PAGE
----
SWAMP and Synopsys join forces to educate the future cybersecurity workforce
FOR IMMEDIATE RELEASE:
December 21, 2017
Madison-based SWAMP and Synopsys join forces to educate the future cybersecurity workforce
MADISON, WI–(GlobeNewswire – December 21, 2017) –
The Software Assurance Marketplace (SWAMP) has partnered with Synopsys, an industry leader in software security and quality, to expand its suite of assurance tools in support of the academic community.
In support of educators training the next generation of software developers on secure coding practices, the SWAMP’s continuous assurance platform has added Synopsys Static Analysis (Coverity), a widely used static analysis tool produced by Synopsys, that scans C and C++, the programming languages used by more than one in five programmers worldwide. Synopsys Static Analysis (Coverity), which was recently named a Leader in The Forrester Wave: Static Application Security Testing, marks the fourth industry tool incorporated into the SWAMP’s open and accessible assurance facility. As a result of this partnership, educators can integrate Coverity into their curricula through the SWAMP at no cost.
“Synopsys Static Analysis (Coverity) is a widely respected tool in the software assurance community and is a valuable addition to the SWAMP,” says Barton Miller, University of Wisconsin-Madison professor of computer science and chief scientist of the SWAMP.
“We see a critical need to increase the workforce trained in the best practices of software security,” adds Miller. “Our partnership with Synopsys significantly furthers our efforts to reach educators and provide more trained practitioners.”
“Joining forces with Synopsys in including award-winning software assurance capabilities in our marketplace is an important step in the implementation of our vision,” says Miron Livny, SWAMP director and chief technology officer for the Morgridge Institute for Research. “Our goal at SWAMP is to establish an assurance ecosystem by incorporating a rich suite of tools, and in adding Synopsys Static Analysis (Coverity), we make a significant step in achieving this goal in support of education and cybersecurity workforce development.”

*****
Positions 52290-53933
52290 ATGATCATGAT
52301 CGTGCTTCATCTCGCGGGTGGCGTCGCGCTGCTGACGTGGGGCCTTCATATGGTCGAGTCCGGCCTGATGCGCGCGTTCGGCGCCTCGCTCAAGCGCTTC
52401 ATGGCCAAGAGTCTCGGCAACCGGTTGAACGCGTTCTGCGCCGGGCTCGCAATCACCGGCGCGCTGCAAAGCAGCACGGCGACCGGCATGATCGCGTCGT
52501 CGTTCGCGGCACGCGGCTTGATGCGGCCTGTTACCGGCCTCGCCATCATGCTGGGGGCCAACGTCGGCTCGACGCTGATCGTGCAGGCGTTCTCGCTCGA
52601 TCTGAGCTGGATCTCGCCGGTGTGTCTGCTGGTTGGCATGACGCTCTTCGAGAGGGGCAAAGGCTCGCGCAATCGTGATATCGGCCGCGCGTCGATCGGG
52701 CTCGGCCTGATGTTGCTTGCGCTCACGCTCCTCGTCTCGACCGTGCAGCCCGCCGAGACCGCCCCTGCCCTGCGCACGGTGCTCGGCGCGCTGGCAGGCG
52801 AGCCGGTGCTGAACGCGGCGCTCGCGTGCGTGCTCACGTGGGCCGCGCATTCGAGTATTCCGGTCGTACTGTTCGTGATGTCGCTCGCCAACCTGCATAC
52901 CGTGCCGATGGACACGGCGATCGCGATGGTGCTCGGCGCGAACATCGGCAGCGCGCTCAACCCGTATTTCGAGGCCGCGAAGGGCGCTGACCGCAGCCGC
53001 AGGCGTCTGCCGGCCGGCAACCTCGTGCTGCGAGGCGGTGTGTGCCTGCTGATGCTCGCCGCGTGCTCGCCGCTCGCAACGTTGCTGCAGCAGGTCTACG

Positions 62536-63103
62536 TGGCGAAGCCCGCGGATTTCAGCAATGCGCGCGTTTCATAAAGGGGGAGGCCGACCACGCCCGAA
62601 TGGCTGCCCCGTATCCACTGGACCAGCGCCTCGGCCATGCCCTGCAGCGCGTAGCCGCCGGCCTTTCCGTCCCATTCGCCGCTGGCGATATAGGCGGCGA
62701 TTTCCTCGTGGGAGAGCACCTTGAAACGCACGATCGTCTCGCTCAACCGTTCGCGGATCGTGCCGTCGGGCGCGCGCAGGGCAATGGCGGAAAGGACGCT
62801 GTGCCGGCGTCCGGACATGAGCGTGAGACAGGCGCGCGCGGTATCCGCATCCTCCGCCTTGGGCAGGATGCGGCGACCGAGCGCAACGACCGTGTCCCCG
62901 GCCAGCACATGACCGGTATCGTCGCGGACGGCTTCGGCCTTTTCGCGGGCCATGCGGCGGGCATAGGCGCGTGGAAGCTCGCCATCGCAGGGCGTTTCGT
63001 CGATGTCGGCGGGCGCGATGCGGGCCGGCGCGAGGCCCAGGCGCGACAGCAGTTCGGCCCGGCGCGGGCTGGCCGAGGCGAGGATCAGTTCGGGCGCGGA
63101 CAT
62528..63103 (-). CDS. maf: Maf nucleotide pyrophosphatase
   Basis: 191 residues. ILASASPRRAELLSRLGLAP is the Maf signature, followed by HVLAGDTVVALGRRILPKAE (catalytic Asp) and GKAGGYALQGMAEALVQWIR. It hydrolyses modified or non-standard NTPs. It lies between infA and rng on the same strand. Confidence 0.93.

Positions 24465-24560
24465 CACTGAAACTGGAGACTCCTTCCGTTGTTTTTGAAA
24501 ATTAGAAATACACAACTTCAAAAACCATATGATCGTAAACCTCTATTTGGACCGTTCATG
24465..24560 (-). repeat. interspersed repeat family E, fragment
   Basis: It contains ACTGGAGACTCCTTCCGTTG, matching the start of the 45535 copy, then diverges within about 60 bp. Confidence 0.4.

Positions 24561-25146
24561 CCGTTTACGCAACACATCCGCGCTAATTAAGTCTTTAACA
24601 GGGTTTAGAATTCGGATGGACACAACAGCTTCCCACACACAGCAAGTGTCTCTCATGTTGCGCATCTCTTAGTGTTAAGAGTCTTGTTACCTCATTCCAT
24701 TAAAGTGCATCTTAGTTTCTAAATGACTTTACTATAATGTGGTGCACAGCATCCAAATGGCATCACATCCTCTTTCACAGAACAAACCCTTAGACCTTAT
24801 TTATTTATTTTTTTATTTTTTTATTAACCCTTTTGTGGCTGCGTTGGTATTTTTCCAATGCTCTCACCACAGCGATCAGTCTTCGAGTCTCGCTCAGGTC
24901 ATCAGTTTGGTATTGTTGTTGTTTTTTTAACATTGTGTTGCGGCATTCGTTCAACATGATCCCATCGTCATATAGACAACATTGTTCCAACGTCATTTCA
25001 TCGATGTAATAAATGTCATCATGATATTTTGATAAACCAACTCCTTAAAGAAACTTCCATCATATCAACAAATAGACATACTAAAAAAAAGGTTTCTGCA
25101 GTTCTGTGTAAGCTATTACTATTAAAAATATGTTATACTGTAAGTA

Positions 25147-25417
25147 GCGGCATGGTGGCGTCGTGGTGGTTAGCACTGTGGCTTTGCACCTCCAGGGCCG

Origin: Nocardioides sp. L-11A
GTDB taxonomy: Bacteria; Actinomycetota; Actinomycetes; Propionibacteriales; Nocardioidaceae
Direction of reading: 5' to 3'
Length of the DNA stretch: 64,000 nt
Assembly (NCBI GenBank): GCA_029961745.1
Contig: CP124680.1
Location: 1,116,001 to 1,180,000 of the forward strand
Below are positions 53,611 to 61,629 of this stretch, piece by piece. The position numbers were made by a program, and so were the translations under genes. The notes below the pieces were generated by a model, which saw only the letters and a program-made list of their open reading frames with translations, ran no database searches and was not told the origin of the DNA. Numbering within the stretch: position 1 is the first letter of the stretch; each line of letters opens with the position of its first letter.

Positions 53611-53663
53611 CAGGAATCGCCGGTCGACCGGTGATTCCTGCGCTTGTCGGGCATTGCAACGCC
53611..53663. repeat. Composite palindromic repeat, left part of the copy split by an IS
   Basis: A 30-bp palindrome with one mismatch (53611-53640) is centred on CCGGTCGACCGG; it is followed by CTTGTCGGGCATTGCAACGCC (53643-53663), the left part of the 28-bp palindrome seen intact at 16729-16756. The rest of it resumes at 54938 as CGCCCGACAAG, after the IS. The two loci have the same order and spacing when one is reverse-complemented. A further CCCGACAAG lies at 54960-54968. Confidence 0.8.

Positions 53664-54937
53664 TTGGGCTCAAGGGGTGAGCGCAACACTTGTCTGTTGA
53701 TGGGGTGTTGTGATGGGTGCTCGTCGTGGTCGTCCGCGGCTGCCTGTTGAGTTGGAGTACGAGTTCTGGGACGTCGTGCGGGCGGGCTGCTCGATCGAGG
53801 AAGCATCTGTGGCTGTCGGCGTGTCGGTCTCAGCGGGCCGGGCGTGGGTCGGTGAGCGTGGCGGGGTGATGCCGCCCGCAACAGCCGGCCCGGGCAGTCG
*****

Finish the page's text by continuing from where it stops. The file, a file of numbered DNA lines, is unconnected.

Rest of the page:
The SWAMP has a unique focus on workforce development and is partnering with universities to integrate software assurance into the curriculum. Miller says the Synopsys Static Analysis (Coverity) launch will be especially valuable to the academic community since the C and C++ languages are commonly used in educational settings. Students who are learning to code and refine their programming skills will have an additional tool to evaluate their software for errors, expanding their resources for developing dependable and secure code.
Few aspects of everyday life are not touched by software, from commerce to energy to healthcare sectors. Weaknesses in software code are the most common targets of security breaches. The SWAMP’s goal is to help eliminate those weaknesses before they are deployed and become exploited vulnerabilities by integrating effective software assessment techniques into the developer’s work cycle.
Its most important benefit to developers and educators has been providing an integrated, one-stop environment for programmers to analyze their code across a wide range of commercial and open-source tools — and providing the combined feedback in a single results viewer.
For more information about capabilities offered by the SWAMP, visit www.mir-swamp.org.
ABOUT THE SWAMP
The Software Assurance Marketplace is a joint effort of four research institutions – The Morgridge Institute for Research, Indiana University, the University of Illinois at Urbana-Champaign, and the University of Wisconsin-Madison – to advance the capabilities and to increase the adoption of software assurance technologies through open continuous assurance technologies and a shared facility. The SWAMP project is funded by the Department of Homeland Security Science & Technology Directorate. Services include access to high throughput computing capacity, 30 software assurance tools, and a library of more than 280 open-source code samples with known vulnerabilities to help developers improve the quality of their static and dynamic testing tools.
Morgridge Institute for Research